"What, are you going to be Song too, then? 'Cos I love you, sweetie, but I don't think you could pull it off."

He looked over at her and grinned. "Yeah, me neither. Mister Song sounds like I ought to host a children's television programme. And Doctor Song is... well, you."

"Better believe it," she said, poking him in the ribs as she turned over on her side and laid a head on his shoulder. "So I've got my maiden name and you're nameless. Quite the couple we are. Whatever shall we put on the mailbox?"

"Well," he said, "not nameless." And he lowered his lips to her ear and spoke again as he had before. The syllables twined and looped around each other and into her ear. There was less than before--less like the recitation of poetry and more like, she thought, the title of a piece of music.

"What's that?" she said.

"It's my name."

"Bit of a mouthful. No wonder you don't use it."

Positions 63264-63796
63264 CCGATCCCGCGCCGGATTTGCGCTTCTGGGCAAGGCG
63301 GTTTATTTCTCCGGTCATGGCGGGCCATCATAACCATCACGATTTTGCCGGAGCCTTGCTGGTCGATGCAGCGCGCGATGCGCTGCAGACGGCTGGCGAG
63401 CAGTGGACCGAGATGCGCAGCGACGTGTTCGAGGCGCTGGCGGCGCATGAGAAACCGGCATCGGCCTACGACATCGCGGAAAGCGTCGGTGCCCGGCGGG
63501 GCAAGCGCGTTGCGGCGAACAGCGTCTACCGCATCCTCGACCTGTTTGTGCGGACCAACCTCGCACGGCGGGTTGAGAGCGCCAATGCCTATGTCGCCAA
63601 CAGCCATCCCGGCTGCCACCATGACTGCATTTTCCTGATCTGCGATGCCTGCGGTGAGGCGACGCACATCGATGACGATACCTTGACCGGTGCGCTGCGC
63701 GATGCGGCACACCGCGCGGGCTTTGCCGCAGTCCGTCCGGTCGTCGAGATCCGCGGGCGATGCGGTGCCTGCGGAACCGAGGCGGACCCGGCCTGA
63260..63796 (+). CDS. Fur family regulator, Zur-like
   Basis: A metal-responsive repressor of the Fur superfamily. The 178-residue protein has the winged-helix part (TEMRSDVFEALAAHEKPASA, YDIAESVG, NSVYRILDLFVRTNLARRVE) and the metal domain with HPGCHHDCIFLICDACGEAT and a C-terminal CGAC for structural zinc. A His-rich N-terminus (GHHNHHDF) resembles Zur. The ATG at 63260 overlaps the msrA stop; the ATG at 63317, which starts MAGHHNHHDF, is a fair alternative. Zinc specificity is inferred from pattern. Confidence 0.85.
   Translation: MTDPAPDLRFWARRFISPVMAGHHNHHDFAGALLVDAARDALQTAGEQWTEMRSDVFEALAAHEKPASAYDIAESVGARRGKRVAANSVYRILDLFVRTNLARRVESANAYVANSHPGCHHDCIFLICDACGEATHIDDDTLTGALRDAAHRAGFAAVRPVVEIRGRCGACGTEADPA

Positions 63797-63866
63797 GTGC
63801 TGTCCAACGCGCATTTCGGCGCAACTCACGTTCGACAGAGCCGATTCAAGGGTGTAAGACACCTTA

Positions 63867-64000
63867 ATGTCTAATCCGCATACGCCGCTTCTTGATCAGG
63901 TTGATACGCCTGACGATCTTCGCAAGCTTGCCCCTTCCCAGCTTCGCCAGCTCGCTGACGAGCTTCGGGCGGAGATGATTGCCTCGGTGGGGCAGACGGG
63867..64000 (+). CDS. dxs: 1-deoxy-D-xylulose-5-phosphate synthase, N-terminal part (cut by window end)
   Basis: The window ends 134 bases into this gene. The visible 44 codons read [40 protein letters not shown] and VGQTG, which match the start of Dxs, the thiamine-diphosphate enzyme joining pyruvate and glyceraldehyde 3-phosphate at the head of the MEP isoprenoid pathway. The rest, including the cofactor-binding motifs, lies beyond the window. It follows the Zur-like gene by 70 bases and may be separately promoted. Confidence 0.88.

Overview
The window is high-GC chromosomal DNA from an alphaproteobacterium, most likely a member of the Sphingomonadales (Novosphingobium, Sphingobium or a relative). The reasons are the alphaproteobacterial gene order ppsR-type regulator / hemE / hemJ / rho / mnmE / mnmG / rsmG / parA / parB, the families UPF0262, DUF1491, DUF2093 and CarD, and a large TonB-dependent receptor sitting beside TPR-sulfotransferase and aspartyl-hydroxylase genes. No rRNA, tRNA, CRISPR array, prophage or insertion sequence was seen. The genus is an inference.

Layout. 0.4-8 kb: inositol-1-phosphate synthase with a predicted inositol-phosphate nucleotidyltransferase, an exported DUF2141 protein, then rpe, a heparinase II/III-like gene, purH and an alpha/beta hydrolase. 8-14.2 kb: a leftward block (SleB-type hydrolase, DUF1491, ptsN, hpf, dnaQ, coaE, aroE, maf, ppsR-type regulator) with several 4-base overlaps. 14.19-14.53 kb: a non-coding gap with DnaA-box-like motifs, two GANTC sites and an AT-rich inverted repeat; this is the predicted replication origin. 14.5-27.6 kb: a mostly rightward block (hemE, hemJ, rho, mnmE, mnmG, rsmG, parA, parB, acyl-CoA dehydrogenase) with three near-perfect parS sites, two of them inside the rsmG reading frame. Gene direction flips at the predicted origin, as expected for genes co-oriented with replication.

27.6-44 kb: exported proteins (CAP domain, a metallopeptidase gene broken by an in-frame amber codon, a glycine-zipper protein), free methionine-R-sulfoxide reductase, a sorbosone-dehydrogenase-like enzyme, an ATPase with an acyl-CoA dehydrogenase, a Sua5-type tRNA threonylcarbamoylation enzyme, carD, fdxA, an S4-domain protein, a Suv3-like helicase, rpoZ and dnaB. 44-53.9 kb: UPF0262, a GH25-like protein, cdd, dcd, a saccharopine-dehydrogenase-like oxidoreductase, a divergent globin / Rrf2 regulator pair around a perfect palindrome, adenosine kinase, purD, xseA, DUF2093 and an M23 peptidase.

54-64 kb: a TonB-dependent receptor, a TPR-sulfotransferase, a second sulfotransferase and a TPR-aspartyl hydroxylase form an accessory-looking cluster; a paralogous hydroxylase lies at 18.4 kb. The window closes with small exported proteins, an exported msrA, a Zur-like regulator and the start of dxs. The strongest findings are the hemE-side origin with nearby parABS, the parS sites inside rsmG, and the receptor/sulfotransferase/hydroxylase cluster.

He was quiet for a moment.

"The Time Lords took it from me when they exiled me," he said. "That's why I don't use it. A Gallifreyan name is made up of all your status and heritage and who you are... so the nearest thing they could do to stripping me of my identity was stripping me of my name."

"But they're gone now."

"Exactly," he chided lightly. "Nobody left to give it back." He breathed in through his nose. "My family were already gone when I was exiled," he continued. "All except Susan." River nodded against his shoulder. She knew about Susan. "So she, as the last member of my house and family, was the only one who could 'keep care of' and use my name, by law. The Time Lords always were big fans of solidarity, you know. They loved families. All that 'stick by your own,' and then the association with status and blood and--"

"I'll keep good care of it," she said.

Another silence. Then he nodded too, and wrapped his arm around her.


It took a while, but she finally convinced him to drop her off at her flat (which happened to be outside of Bilvocoparius jurisdiction). He sulked, but let her leave when she agreed to go with him to meet Gary Gygax as soon as she'd finished publishing her research.

"I wonder if they'll return my suitcase?" she wondered aloud. "Losing it is such a bother. I had quite a few valuable papers and things in there."